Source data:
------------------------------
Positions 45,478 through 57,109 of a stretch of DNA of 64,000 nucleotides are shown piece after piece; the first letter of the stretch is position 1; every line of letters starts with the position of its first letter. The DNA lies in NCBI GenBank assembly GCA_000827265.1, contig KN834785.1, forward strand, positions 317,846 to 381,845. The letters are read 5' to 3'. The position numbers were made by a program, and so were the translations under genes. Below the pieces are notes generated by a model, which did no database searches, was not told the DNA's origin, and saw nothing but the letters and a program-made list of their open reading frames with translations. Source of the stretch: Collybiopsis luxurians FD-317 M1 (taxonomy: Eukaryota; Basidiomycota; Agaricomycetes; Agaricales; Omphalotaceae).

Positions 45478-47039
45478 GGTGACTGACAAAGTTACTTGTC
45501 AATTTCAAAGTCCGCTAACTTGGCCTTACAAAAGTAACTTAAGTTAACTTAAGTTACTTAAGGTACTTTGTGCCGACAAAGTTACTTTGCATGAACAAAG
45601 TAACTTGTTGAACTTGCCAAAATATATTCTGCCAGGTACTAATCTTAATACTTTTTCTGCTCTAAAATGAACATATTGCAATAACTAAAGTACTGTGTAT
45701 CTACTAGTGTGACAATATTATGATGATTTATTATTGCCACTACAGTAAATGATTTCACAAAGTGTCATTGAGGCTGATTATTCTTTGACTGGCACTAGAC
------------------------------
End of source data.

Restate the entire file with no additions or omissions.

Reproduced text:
Positions 45,478 through 57,109 of a stretch of DNA of 64,000 nucleotides are shown piece after piece; the first letter of the stretch is position 1; every line of letters starts with the position of its first letter. The DNA lies in NCBI GenBank assembly GCA_000827265.1, contig KN834785.1, forward strand, positions 317,846 to 381,845. The letters are read 5' to 3'. The position numbers were made by a program, and so were the translations under genes. Below the pieces are notes generated by a model, which did no database searches, was not told the DNA's origin, and saw nothing but the letters and a program-made list of their open reading frames with translations. Source of the stretch: Collybiopsis luxurians FD-317 M1 (taxonomy: Eukaryota; Basidiomycota; Agaricomycetes; Agaricales; Omphalotaceae).

Positions 45478-47039
45478 GGTGACTGACAAAGTTACTTGTC
45501 AATTTCAAAGTCCGCTAACTTGGCCTTACAAAAGTAACTTAAGTTAACTTAAGTTACTTAAGGTACTTTGTGCCGACAAAGTTACTTTGCATGAACAAAG
45601 TAACTTGTTGAACTTGCCAAAATATATTCTGCCAGGTACTAATCTTAATACTTTTTCTGCTCTAAAATGAACATATTGCAATAACTAAAGTACTGTGTAT
45701 CTACTAGTGTGACAATATTATGATGATTTATTATTGCCACTACAGTAAATGATTTCACAAAGTGTCATTGAGGCTGATTATTCTTTGACTGGCACTAGAC